Source: IPR/Ipsos MORI online poll of 1,111 UK adults aged 18 – 75
Support dropped to 36% for modes of in-work conditionality that go as far as in-work progression in Universal Credit (reducing payments if not actively searching for better-paid work or more hours). Opposition was also higher: 45% thought it was not acceptable to reduce payments if respondents had not been actively looking for a paid job and 42% answered it was not acceptable to reduce payments if recipients had not been actively looking to increase their work hours to increase income.
Across all modes of in-work conditionality, a considerable proportion of respondents (17% to 21%) said they did not know if was acceptable or not to reduce payments in any of these scenarios, which could reflect the relative complexity of the question, or that many did not have a strong view either way – which could be expected, given that in-work conditionality is likely to be a new concept.
Where does support and opposition for in-work conditionality come from?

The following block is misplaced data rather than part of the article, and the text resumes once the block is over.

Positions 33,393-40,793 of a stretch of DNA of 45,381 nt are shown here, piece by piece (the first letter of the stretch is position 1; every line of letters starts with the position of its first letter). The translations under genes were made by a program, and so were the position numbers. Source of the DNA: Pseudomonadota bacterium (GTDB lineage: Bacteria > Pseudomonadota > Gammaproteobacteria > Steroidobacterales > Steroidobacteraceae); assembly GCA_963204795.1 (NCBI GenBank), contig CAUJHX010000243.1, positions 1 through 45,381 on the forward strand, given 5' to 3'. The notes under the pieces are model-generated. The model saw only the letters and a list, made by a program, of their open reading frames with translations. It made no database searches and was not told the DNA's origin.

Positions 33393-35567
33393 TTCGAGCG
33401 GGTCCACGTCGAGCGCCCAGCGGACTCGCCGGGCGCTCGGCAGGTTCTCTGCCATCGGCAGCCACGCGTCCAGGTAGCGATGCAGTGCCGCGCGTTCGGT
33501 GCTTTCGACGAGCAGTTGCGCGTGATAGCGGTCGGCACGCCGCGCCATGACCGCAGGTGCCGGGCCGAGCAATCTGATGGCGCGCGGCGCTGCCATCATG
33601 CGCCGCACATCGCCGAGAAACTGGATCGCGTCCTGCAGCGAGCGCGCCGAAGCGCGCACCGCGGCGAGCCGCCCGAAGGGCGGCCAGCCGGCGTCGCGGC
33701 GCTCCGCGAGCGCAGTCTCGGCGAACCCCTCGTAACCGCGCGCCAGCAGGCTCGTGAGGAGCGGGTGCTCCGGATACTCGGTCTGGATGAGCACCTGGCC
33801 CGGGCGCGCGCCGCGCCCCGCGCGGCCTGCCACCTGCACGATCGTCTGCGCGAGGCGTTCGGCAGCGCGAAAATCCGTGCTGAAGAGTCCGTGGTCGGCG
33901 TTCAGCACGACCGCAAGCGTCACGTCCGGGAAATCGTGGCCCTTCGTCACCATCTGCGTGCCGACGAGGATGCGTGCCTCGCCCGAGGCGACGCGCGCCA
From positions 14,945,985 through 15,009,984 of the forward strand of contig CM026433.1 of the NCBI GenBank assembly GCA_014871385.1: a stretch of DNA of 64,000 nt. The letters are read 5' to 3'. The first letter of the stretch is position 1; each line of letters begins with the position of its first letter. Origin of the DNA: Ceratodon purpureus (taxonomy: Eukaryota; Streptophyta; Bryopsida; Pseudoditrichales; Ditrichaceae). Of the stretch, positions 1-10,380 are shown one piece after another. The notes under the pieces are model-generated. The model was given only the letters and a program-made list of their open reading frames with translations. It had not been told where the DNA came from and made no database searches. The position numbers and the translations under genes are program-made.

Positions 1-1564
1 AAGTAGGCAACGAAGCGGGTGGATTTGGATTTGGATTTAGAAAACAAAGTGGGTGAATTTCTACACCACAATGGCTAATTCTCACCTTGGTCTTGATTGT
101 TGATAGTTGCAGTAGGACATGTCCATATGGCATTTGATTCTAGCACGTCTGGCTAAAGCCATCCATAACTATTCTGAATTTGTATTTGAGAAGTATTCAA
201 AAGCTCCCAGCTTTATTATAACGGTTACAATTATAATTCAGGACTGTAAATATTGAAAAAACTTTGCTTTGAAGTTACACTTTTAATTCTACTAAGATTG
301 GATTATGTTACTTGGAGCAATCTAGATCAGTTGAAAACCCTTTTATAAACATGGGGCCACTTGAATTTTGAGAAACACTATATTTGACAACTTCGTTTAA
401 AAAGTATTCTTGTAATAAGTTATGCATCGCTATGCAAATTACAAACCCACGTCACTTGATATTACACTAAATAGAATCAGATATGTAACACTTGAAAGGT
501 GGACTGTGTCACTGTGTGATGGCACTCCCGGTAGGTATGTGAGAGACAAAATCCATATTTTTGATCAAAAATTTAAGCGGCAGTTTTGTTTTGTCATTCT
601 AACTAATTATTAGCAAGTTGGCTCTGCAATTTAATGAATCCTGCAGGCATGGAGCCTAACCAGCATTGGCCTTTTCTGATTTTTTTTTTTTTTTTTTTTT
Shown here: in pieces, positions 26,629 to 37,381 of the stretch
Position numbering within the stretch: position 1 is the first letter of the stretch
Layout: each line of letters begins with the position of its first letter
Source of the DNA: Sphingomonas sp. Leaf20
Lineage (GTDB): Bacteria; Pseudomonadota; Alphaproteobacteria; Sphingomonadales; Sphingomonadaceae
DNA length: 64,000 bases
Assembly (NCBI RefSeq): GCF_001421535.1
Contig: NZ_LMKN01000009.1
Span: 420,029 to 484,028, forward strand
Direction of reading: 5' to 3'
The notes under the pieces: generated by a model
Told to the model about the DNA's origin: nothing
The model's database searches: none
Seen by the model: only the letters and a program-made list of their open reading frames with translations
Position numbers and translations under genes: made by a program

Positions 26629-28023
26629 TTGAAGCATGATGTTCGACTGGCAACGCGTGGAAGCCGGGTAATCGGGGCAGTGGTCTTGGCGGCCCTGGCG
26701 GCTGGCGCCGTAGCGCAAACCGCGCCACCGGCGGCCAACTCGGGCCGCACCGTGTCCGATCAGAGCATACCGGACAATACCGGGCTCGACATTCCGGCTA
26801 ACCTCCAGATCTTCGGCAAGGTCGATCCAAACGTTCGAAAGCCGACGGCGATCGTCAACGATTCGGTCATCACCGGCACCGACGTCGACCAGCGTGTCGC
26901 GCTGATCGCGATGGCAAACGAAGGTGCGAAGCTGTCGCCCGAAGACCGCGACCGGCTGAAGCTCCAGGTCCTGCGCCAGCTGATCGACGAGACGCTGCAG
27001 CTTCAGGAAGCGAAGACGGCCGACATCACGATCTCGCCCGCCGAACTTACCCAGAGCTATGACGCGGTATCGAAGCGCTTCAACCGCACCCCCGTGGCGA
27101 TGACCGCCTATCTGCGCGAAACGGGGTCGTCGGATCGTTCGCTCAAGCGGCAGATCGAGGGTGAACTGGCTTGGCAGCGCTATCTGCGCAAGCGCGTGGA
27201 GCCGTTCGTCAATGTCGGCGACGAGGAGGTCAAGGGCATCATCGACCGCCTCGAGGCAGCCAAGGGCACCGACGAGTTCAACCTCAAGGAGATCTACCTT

The results also suggest there are differences in opinion on in-work conditionality relating to characteristics, such as age, gender, region, political party preferences, income and education. For example, in England, respondents in the North were more likely to oppose conditionality relating to searching for a better-paid job (50% compared to 39% in the South). This regional difference could reflect labour market context and the type of in-work progression that might be feasible in respondents’ local area. The findings also show above-average support for in-work conditionality among the youngest and oldest respondents, with 43% of 16-24 year-olds and 40% of 55-75 year-olds saying that it is acceptable to reduce payments in these circumstances.